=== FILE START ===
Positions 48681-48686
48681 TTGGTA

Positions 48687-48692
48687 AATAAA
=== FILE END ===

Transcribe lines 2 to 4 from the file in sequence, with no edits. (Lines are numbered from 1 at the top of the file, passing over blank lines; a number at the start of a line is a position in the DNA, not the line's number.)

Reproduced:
48681 TTGGTA

Positions 48687-48692
48687 AATAAA